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Eugene Volokh reflects sadly on the current state of American politics.

Also reflecting, but even more pessimistically, on the current state of American politics is Arnold Kling. A slice:

My counter-argument to “it’s all been fine” is “Don’t press your luck.” Obama set the Middle East on fire, and it is still burning. Israel faces its most dangerous conflict since its war for independence. In Ukraine, we are watching—and participating in—the largest European war since 1945. Here at home, Mr. Trump and Mr. Biden ran up huge deficits, setting us up for strife whenever we are forced to put the budget on a sustainable path. The pandemic was mishandled. Who knows what challenges lie ahead, for a President who is not even up to the challenge of making coherent statements grounded in reality? (Just to be clear: I mean that criticism to apply to both Mr. Trump and Mr. Biden.)

But the biggest crisis is not the flaws in Biden and Trump themselves. It is the lies that have to be told by everyone around them to cover up those flaws.

The Editorial Board of the Wall Street Journal reports on yet another refusal by the Biden administration to obey court rulings. Two slices:

Two federal judges last week blocked much of President Biden’s latest student loan forgiveness scheme. His Administration’s response? Wave away borrower payments. Heads or tails in court, taxpayers lose.


What a bait-and-switch. The Administration encouraged borrowers to sign up for dubious loan-forgiveness plans that it should have known were unlawful in order to buy their votes. To make it up to snookered borrowers, the Education Department on Friday said it would pause their payments and suspend interest accrual. It didn’t say for how long.

On this, the 60th anniversary of the signing of the 1964 Civil Rights Act, Michael Toth explains how that statute, allegedly meant to end racial discrimination, promoted racial discrimination. Two slices:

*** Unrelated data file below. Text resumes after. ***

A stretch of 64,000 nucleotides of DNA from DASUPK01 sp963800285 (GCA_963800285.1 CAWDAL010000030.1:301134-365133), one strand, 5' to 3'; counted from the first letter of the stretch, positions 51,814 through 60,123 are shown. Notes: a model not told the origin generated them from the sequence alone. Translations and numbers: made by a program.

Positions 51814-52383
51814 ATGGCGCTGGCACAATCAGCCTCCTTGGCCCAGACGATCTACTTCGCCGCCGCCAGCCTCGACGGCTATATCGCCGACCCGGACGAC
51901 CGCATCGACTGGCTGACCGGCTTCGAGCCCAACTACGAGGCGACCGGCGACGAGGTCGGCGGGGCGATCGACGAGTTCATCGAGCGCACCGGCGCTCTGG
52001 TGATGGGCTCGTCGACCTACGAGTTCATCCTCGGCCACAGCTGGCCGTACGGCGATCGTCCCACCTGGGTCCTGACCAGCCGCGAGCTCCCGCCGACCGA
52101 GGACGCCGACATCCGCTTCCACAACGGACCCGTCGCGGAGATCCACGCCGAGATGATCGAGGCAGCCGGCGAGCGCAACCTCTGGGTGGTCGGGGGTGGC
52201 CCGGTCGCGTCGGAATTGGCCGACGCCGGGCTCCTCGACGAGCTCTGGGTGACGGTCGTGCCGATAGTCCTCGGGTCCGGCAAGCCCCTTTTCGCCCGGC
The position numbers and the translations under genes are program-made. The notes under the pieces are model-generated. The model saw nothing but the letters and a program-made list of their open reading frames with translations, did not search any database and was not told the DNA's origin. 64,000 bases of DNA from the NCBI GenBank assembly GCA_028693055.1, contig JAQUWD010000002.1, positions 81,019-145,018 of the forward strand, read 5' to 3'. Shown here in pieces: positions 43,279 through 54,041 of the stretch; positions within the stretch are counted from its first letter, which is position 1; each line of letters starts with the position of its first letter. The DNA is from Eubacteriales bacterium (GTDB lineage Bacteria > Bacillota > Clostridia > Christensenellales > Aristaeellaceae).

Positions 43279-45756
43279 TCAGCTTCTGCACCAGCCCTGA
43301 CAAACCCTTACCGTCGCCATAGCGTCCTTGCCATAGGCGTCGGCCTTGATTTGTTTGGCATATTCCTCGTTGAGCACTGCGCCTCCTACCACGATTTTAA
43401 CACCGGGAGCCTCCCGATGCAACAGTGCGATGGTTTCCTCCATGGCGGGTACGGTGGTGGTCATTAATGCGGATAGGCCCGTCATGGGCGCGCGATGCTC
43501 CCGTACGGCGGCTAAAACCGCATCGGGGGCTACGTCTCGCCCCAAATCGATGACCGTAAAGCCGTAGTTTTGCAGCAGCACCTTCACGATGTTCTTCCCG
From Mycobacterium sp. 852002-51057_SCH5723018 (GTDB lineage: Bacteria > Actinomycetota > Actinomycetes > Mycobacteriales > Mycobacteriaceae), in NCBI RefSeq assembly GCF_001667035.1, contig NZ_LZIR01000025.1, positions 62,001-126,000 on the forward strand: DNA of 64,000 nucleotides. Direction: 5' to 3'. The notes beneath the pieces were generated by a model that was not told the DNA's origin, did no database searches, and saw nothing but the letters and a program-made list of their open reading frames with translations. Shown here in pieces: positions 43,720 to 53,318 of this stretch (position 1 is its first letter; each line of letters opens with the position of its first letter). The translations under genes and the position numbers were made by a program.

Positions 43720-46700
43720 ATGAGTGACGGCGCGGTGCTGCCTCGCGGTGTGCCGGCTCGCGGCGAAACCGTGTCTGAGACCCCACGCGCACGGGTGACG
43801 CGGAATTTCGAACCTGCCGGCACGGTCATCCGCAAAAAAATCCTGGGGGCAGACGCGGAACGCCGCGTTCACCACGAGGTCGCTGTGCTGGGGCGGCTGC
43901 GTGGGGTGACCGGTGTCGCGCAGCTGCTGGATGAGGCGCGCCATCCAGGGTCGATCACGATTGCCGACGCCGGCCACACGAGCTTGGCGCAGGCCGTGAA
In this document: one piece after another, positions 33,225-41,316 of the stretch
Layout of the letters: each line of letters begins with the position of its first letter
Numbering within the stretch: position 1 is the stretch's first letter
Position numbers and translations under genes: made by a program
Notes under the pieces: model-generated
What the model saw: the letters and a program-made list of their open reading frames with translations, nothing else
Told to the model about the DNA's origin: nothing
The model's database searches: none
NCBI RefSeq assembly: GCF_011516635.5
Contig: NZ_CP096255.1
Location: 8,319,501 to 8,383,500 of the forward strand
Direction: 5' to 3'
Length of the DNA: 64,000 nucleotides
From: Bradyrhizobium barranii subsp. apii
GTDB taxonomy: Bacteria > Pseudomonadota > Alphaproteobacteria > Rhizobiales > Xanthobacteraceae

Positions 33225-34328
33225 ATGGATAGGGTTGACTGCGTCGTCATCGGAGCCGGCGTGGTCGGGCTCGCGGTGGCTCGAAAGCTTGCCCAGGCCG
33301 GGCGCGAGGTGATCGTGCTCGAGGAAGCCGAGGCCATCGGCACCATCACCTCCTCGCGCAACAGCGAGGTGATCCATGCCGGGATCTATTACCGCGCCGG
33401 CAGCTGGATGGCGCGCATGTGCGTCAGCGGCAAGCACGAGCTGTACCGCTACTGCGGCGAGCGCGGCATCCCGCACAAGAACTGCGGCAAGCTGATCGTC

Deviation from the law was primarily the result not of activist judges but of judicial abdication to an activist bureaucracy. With federal judges now pushing back, the civil rights bureaucracy’s decades-long dominance may end.


But officials at the Equal Employment Opportunity Commission, the 1964 law’s enforcement agency, took reports of a growing racial unemployment gap as carte blanche to exercise “creative administration” and “liberally construe” the law to serve “the needs of the minorities for whom the statute had been passed,” to quote Alfred Blumrosen (1928-2015), a Rutgers law professor and early EEOC adviser.

Under Blumrosen’s guidance, the EEOC wrote guidelines restricting the use of employment tests despite the lack of clear statutory authority, designed a national reporting system for minority employment that Blumrosen himself acknowledged wasn’t authorized under the “plain meaning” of the Civil Rights Act, and redefined discrimination in terms of “disparate impact”—measured according to employment numbers—rather than disparate treatment.

Blumrosen found an ally in Republican George P. Shultz (1920-2021). Shultz, a University of Chicago professor, argued in a 1968 speech that “special measures” rather than “business as usual” were necessary to boost black employment numbers. As President Richard Nixon’s labor secretary, Shultz supported rules that directed companies bidding for federal contracts to hire more minorities. Officials expanded the preferences to cover not only blacks but Asian-Americans, Native Americans and “Spanish surnamed” Americans, defined as “persons of Mexican, Puerto Rican, Cuban or Spanish origin or ancestry.”

Reason‘s Jacob Sullum warns of the dangers lurking in yesterday’s U.S. Supreme Court ruling on presidential immunity.

Mike Munger is rightly appalled at a new scheme afloat to tax wealth – a scheme under which government takes wealth.

Bronwyn Howell makes the case for preventing government from suppressing competition in the AI industry.

David Friedman wonders why there are more homeless people today in the U.S. than there were decades ago.